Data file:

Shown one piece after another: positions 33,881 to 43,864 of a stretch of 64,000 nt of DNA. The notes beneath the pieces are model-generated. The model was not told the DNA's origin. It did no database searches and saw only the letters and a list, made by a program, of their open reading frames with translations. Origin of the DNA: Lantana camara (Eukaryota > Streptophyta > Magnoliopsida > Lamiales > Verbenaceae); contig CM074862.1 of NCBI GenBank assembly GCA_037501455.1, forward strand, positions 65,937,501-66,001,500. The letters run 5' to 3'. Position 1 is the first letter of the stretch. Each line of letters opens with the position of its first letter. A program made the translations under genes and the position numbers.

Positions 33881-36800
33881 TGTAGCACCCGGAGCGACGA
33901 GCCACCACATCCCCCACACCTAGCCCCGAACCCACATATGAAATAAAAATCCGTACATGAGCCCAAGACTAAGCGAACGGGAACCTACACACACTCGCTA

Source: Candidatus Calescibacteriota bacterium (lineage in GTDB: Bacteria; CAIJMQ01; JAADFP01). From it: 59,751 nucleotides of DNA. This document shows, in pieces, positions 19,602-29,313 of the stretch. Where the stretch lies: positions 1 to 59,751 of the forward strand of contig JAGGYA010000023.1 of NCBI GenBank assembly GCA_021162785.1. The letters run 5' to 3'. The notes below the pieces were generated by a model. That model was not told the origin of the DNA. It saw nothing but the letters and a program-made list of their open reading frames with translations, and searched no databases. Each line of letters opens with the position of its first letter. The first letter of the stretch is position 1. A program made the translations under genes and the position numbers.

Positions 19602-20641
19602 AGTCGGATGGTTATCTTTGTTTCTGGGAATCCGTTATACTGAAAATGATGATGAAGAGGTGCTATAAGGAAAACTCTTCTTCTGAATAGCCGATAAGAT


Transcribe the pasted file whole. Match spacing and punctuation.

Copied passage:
Shown one piece after another: positions 33,881 to 43,864 of a stretch of 64,000 nt of DNA. The notes beneath the pieces are model-generated. The model was not told the DNA's origin. It did no database searches and saw only the letters and a list, made by a program, of their open reading frames with translations. Origin of the DNA: Lantana camara (Eukaryota > Streptophyta > Magnoliopsida > Lamiales > Verbenaceae); contig CM074862.1 of NCBI GenBank assembly GCA_037501455.1, forward strand, positions 65,937,501-66,001,500. The letters run 5' to 3'. Position 1 is the first letter of the stretch. Each line of letters opens with the position of its first letter. A program made the translations under genes and the position numbers.

Positions 33881-36800
33881 TGTAGCACCCGGAGCGACGA
33901 GCCACCACATCCCCCACACCTAGCCCCGAACCCACATATGAAATAAAAATCCGTACATGAGCCCAAGACTAAGCGAACGGGAACCTACACACACTCGCTA

Source: Candidatus Calescibacteriota bacterium (lineage in GTDB: Bacteria; CAIJMQ01; JAADFP01). From it: 59,751 nucleotides of DNA. This document shows, in pieces, positions 19,602-29,313 of the stretch. Where the stretch lies: positions 1 to 59,751 of the forward strand of contig JAGGYA010000023.1 of NCBI GenBank assembly GCA_021162785.1. The letters run 5' to 3'. The notes below the pieces were generated by a model. That model was not told the origin of the DNA. It saw nothing but the letters and a program-made list of their open reading frames with translations, and searched no databases. Each line of letters opens with the position of its first letter. The first letter of the stretch is position 1. A program made the translations under genes and the position numbers.

Positions 19602-20641
19602 AGTCGGATGGTTATCTTTGTTTCTGGGAATCCGTTATACTGAAAATGATGATGAAGAGGTGCTATAAGGAAAACTCTTCTTCTGAATAGCCGATAAGAT